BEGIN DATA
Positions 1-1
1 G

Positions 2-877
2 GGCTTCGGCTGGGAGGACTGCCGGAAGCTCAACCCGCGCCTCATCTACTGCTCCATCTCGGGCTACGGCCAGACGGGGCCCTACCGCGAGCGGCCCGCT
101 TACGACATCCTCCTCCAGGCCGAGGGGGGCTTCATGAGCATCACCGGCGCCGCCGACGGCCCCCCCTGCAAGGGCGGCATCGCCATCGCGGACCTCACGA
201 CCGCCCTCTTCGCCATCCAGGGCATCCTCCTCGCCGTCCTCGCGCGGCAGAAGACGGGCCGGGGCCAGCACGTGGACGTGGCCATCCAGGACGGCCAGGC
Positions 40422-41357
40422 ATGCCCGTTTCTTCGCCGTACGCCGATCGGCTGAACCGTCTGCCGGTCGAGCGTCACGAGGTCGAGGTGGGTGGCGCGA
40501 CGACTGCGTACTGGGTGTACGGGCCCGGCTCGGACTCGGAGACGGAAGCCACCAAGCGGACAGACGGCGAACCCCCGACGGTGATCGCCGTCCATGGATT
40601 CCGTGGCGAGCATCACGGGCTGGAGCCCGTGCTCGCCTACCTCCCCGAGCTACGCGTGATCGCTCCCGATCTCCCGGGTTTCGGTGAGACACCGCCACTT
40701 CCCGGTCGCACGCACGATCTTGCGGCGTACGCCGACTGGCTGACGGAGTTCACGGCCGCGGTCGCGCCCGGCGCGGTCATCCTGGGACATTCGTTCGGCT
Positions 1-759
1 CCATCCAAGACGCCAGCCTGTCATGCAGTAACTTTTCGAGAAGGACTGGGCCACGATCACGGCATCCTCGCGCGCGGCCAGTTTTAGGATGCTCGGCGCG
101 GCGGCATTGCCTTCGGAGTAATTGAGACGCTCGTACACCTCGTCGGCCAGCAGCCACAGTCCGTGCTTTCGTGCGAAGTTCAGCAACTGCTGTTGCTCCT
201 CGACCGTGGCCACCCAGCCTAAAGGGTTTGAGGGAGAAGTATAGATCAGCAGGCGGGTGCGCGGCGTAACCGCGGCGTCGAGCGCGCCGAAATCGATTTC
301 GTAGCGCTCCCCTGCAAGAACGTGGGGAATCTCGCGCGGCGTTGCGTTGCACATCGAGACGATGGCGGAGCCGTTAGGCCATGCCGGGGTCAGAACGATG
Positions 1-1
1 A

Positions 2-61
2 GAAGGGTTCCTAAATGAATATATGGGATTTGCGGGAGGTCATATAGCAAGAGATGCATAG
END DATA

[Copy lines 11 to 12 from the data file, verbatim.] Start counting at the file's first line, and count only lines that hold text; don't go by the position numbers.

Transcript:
40701 CCCGGTCGCACGCACGATCTTGCGGCGTACGCCGACTGGCTGACGGAGTTCACGGCCGCGGTCGCGCCCGGCGCGGTCATCCTGGGACATTCGTTCGGCT
Positions 1-759